Saturday, October 15, 2011

'Tis Almost Fairy Time!

The days have suddenly shortened. Like Coleridge's Ancient Mariner, I watch the dwindling light, wonder and fear as at one stride comes the dark. On days like today, even as the temperature mounts in mid day, the sky never brightens and 6pm feels like 8pm, and my cat worries that I might have forgotten to feed him. My postage stamp of a backyard is alive with night rodents that scratch and screech into the hot wee hours.

Something archetypal in me recoils at the fading lights; in the dying year, I find it difficult to trust the shifting whispers of leaves. Many friends, especially the ones who live in different geographies and landscapes, claim to love Fall of all the seasons and I admire their courage to notice beauties as all things close and end. In this season of endings, mornings feel like a gyp, misnomers for the grey mists shrouding and hiding the earth in treacherous cobwebs.

I think it might be more difficult to face the Fall for those of us who nest in the Tropics, where either the day is bright or stormy or both, but never neither. I wonder if the urbane ducks, cats, and palm trees are affected similarly, if they would confess to a discomfiture with the anomaly of Autumn in the land of eternal sunshine.

I remember a really, really black Fall, many moons ago, when I used to consider 3pm and worry about where I was to be when all light was gone from the skies. That was the Fall when I first took my small daughter fairy hunting in the streets near indifferent strip malls. We would arrange rocks of broken cement and come back the following evening to exclaim amazement if they were or weren't where we'd left them. I took to spending nap hours to eek out child verses with hackneyed meter and beaten rhymes, and hiding them in hedges for us to find later that evening; those were our fairy lamps and they brightened many evenings.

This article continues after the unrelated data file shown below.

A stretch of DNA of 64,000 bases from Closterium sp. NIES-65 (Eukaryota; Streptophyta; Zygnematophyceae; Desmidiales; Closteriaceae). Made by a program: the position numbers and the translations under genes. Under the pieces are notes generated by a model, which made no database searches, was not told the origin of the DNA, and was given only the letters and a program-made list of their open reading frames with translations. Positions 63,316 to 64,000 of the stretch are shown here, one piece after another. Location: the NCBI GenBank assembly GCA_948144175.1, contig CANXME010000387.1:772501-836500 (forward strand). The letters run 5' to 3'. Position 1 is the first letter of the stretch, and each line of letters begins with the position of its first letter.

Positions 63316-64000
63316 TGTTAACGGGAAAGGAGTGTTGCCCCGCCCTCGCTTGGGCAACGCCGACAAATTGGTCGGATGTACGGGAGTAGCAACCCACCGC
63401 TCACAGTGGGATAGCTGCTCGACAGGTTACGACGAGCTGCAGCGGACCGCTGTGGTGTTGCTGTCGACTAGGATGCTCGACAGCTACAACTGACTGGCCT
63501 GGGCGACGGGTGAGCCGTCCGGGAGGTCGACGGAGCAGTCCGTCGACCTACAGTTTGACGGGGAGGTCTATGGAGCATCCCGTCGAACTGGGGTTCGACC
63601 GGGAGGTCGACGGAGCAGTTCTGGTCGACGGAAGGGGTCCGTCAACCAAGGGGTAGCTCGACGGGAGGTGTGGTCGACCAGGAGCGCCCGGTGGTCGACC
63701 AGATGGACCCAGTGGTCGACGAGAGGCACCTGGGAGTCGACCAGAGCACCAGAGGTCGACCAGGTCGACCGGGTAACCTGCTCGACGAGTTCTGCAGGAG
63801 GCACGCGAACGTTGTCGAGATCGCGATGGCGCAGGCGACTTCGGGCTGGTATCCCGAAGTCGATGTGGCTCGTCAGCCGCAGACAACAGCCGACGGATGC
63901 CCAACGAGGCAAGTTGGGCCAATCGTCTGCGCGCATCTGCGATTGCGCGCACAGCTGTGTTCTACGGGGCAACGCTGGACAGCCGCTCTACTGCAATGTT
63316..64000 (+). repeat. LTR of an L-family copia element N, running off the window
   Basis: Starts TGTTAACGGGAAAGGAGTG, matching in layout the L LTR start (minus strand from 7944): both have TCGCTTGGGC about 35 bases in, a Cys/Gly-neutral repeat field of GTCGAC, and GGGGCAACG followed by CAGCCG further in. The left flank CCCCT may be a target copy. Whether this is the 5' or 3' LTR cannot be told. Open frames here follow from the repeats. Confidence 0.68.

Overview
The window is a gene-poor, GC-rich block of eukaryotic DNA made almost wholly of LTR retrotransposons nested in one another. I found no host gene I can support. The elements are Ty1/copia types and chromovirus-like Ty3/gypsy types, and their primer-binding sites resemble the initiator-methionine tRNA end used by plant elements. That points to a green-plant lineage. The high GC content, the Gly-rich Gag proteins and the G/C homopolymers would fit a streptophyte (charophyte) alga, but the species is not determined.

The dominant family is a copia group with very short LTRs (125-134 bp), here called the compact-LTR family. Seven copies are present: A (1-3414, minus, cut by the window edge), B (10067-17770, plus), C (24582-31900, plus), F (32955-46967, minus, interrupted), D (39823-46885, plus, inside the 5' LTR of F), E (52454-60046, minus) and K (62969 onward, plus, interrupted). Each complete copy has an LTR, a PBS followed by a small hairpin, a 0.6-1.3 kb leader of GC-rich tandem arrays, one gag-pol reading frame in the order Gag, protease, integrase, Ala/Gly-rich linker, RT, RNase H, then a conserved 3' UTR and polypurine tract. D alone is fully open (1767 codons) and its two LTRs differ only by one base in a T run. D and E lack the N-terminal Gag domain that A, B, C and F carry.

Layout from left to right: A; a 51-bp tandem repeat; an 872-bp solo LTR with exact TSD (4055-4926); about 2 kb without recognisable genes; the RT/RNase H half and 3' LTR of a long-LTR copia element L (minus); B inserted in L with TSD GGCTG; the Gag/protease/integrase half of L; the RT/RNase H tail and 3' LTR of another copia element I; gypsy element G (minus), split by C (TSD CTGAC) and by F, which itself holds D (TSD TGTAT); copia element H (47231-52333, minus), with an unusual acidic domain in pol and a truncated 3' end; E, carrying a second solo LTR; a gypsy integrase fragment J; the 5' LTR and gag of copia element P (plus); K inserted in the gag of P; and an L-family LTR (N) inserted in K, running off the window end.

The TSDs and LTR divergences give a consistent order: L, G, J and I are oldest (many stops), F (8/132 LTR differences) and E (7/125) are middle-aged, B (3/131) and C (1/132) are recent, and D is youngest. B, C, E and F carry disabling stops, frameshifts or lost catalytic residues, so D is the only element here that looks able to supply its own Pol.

Yesterday, we attended Sol's An Afternoon with the Elves, and not surprisingly, that resonated with me. The play celebrates our need to believe in the numinous in the midst of unbelievable, heartbreaking realities we often find ourselves in. In fact, the play contends that so strong is this pull towards the numinous, that often, we find ourselves upsetting the comfortable, easy status quo of the familiar and recognizable, as we race after the flickering, winking glimmers we imagine on the borders beyond our peripheral ken.

It is this very need that makes the lengthening nights sparkle with festive votive and lanterns,as the darkness is shawled in clothes of brightest hues; firecrackers and joyful music mingle with twinkling, tinkling jewelry to drown out the dusk hush; the greenest of evergreens grace lintels and mantels; the once tightly shut doors smile open in welcome, their thresholds sporting Rangoli.

Tropics do change their seasons after all, and fairies do light up the path markers of Fall. As I watch the long shadows dancing in my backyard and through my window, I am aware of a deep gratitude for the incredible, extraordinary capacity of our species to take arms against the very mantle of the sky, and by opposing, end the smothering dark.





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